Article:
with danger. You have to have great confidence in your
ability," said Oden, who graduated from Pecos High School at
a `middleweight' 155 pounds back in 1964, before earning
bachelor's and master's degrees in business from the
University of Texas in 1968 and 1970.
"The Pecos Kid" had his most recent boxing experience in a
place definitely far removed from home -- at Gleason's Gym
in Downtown Brooklyn just before Thanksgiving last year.
Oden ended a one-year break from the ring by participating
in a sparring contest, where he earned a three-round
decision over Bill "Cobra" Logan.
"It was a sparring contest, not a formal challenge," said
Oden, who enjoyed the change of pace the trip to Gleason's
"It's probably the most famous boxing gym in the world," he
said. Fighters such as Muhammad Ali, Mike Tyson, Roberto
Duran and Jake LaMotta have trained there, and it's
currently home to six reigning world champions, including
Julio Cesar-Green, Junior Jones and Arturo Gatti. His coach
for last November's bout at the gym was 1984 Olympian Darius
Ford, while 1960 Irish Olympic Boxer Jack "The Dancing
Ghost" Kendrick, has served as his coach for the NYAC team.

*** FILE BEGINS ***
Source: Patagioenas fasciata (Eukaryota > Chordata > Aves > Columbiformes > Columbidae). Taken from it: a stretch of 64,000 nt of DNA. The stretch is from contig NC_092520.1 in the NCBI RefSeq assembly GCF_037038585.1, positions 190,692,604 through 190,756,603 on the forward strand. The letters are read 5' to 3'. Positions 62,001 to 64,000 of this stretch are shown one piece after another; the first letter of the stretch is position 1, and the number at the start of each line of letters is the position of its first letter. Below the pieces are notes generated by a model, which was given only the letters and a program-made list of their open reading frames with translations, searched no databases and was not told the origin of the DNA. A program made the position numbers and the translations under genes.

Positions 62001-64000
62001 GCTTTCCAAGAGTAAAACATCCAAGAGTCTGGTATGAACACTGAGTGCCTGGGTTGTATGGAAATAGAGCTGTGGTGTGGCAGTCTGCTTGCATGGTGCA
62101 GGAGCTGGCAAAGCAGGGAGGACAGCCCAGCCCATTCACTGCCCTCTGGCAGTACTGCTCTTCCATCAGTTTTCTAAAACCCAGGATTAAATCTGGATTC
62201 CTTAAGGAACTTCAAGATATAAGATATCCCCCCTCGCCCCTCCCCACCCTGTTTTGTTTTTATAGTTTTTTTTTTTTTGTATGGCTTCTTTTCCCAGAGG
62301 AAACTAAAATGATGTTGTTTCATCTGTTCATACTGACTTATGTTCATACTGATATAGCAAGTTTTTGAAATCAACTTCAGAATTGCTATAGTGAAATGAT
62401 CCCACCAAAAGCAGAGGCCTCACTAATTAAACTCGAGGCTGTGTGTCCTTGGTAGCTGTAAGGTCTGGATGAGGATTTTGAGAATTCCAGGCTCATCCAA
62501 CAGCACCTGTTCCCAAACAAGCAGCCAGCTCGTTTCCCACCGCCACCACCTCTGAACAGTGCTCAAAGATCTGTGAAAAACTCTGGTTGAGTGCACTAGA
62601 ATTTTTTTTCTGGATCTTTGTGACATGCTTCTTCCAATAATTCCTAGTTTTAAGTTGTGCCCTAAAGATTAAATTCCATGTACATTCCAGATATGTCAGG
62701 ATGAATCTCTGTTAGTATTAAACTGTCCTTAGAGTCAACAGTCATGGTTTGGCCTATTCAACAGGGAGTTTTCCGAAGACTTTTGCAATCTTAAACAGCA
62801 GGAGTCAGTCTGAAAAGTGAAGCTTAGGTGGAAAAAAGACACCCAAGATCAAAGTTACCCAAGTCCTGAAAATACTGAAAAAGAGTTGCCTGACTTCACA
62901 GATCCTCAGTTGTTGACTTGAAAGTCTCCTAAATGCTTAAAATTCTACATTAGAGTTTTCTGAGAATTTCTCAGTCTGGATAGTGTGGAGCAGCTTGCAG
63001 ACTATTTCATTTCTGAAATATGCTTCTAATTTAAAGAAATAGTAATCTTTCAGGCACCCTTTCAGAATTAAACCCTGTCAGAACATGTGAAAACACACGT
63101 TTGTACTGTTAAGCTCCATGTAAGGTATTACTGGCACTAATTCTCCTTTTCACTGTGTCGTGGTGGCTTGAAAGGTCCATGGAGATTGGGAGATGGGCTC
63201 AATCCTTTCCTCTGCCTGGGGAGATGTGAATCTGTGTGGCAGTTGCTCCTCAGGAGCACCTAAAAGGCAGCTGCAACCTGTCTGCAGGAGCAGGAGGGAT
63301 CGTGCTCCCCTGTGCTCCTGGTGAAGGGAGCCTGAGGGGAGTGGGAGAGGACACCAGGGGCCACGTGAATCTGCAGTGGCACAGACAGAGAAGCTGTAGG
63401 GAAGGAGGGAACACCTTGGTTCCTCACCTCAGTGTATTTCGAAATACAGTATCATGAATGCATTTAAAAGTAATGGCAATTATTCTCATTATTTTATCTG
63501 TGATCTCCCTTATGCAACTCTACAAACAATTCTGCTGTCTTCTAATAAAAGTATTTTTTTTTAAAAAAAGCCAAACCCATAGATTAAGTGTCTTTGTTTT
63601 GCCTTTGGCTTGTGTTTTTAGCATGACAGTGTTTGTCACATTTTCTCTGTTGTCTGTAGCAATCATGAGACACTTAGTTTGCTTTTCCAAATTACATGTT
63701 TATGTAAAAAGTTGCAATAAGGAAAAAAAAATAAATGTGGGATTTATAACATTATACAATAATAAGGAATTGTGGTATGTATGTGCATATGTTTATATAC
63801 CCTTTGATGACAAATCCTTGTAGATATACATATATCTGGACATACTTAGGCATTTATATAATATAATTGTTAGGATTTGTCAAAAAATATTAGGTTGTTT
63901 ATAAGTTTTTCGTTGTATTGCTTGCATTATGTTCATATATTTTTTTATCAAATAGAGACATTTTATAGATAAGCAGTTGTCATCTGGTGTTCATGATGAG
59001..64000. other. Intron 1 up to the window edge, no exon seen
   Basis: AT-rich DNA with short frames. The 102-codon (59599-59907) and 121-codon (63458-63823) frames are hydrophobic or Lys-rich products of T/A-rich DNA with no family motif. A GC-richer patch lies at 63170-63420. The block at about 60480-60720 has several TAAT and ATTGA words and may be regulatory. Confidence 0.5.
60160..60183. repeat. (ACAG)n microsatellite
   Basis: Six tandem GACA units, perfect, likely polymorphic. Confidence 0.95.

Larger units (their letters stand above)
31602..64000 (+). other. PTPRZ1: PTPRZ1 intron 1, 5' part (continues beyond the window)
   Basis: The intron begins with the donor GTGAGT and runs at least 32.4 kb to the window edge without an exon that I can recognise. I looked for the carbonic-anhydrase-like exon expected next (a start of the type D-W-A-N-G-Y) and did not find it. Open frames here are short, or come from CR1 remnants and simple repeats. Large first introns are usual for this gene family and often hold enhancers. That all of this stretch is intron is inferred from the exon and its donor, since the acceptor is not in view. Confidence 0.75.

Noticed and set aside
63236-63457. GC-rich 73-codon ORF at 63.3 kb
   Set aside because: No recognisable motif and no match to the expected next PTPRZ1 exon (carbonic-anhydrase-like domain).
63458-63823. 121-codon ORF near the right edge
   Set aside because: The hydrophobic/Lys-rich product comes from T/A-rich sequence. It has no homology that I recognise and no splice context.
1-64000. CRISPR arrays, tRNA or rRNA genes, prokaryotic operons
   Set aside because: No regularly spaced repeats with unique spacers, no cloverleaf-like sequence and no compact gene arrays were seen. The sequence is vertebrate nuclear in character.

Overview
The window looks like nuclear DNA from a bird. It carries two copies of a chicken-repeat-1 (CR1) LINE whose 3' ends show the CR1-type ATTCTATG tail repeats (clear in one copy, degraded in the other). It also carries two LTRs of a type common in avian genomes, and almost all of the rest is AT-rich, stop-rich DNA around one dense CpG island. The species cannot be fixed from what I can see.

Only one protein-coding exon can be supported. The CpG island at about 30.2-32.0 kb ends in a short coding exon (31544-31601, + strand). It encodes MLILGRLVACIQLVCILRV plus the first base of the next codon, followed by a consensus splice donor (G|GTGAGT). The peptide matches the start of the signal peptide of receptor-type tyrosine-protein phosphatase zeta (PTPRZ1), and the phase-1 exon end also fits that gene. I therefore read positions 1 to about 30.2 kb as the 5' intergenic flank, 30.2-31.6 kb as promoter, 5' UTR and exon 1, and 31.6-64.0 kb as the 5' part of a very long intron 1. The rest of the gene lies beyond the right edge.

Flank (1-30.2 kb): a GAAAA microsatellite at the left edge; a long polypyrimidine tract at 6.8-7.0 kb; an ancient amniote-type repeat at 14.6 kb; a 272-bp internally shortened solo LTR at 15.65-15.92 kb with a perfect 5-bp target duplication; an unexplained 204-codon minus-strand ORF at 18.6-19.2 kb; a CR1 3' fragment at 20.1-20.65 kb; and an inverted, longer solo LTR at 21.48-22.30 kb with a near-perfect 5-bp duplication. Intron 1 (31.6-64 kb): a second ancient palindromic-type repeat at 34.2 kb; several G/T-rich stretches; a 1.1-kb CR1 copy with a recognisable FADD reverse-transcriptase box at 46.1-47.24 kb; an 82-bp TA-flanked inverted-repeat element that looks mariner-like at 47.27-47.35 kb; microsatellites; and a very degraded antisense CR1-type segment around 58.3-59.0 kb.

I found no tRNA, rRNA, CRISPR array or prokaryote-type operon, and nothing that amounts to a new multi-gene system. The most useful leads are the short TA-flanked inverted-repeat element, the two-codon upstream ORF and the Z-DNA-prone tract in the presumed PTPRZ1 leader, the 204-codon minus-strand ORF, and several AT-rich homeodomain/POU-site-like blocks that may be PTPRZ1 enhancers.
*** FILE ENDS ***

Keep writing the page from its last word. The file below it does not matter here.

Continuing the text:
Oden is a partner with the firm of Sanford C. Bernstein &
Co., which he joined in 1992, the same year he began his
boxing career. He first worked in New York back in the 1970s
for Banker's Trust, then spent nine years as a senior vice
president of MBank in Dallas, focusing on real estate
He returned to New York in 1987 to work for Drexel Burnham
Lambert, Inc., then spent three years as managing director
of Cushman & Wakefield. He also is a member of the board of
trustees of the Manhattan School of Music, the Metropolitan
None of which seems to match up with an interest in taking
up boxing as a sidelight. But Oden pointed out that other
members of the New York Athletic Club's amateur team are
also businessmen (and one businesswoman).
"There's another money manager on the team. There's one man
who's the best tailor in New York. One person on the team is
an actor, another in a poet and write, so there's an
interesting mix on the team," Oden said. "Some fight more
than others. Some come in from scratch, others come in with
good amateur records."
Oden took the name "The Pecos Kid" from his hometown and
family roots in the area which go back over 100 years. His
grandfather, Bill Arp Oden was a pioneer cowboy and
historian, while his parents, I.G. and Violet Oden were also
Pecos residents and his brother Bill still lives in the area.
Oden had never been involved in boxing before, but said. "I
always thought I could do it, and in 1993 they had an
inter-club challenge as part of their 125th anniversary. I
won the fight (over Scott "Slick" Butler) and became
heavyweight champion of the club."
"The sport feels very awkward when you first do it," said
Oden, who regretted his late start.
"If I had to do it over again, I would have begun boxing
when I was in Pecos Junior High and trained to get into
Golden Gloves boxing," he said. "It's a sport you have to
keep in shape for, not just for motivation, but for the fear
factor. If you're not in shape, you're going to get hurt."
As far as training goes, Oden has both a scenic and compact